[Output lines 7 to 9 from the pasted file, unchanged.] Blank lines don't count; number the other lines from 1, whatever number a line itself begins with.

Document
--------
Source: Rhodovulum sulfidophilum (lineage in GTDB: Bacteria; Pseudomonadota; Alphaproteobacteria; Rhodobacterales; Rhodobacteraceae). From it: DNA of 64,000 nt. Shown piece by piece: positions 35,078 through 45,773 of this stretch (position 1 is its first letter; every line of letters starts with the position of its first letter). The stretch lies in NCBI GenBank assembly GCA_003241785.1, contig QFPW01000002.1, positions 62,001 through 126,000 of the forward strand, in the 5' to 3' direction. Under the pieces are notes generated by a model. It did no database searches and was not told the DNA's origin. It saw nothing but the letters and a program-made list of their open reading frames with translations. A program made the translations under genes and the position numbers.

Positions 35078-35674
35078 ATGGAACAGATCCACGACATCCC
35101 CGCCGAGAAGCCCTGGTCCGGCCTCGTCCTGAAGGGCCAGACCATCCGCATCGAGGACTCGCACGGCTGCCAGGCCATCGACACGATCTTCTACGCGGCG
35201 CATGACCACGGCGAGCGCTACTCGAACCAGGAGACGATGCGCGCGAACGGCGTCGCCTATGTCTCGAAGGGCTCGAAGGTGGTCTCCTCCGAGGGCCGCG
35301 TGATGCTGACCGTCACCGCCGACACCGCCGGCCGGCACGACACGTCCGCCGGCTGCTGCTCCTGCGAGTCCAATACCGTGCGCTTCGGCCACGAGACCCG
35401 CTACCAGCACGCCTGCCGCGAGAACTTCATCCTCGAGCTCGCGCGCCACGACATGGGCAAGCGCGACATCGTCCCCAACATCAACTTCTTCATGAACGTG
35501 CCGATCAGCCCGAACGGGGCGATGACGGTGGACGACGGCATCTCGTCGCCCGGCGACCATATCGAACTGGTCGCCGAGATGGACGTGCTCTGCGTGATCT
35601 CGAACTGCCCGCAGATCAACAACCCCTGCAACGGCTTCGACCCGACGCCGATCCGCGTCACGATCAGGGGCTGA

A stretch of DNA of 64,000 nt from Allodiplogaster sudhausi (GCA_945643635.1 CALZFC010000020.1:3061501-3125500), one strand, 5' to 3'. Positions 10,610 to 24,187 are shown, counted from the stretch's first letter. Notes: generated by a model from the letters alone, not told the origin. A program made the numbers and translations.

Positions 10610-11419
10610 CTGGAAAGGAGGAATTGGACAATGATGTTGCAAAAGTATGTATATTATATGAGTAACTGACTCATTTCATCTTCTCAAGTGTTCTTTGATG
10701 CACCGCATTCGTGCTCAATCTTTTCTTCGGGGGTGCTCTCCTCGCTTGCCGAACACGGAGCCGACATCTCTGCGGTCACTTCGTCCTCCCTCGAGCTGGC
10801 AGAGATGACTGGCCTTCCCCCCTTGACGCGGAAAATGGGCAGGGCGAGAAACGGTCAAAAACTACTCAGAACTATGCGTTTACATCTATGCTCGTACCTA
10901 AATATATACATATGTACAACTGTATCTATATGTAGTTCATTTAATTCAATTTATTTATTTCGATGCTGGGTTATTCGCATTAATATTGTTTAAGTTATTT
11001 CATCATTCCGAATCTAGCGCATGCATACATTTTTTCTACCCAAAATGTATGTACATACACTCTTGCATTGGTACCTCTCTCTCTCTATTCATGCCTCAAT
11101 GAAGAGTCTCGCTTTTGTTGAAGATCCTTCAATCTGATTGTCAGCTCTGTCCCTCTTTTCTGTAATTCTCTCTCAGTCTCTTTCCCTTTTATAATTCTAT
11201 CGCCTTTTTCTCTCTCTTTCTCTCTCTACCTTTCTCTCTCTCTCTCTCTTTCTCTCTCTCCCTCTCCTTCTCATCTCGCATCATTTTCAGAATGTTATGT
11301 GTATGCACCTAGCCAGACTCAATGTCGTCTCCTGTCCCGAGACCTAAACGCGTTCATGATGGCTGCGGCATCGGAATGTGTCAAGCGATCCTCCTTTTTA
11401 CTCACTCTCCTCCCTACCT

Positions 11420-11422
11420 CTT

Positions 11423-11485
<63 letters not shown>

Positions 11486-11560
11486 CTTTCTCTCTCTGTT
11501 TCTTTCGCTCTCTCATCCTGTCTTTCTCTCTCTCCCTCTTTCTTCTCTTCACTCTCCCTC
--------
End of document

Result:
35401 CTACCAGCACGCCTGCCGCGAGAACTTCATCCTCGAGCTCGCGCGCCACGACATGGGCAAGCGCGACATCGTCCCCAACATCAACTTCTTCATGAACGTG
35501 CCGATCAGCCCGAACGGGGCGATGACGGTGGACGACGGCATCTCGTCGCCCGGCGACCATATCGAACTGGTCGCCGAGATGGACGTGCTCTGCGTGATCT
35601 CGAACTGCCCGCAGATCAACAACCCCTGCAACGGCTTCGACCCGACGCCGATCCGCGTCACGATCAGGGGCTGA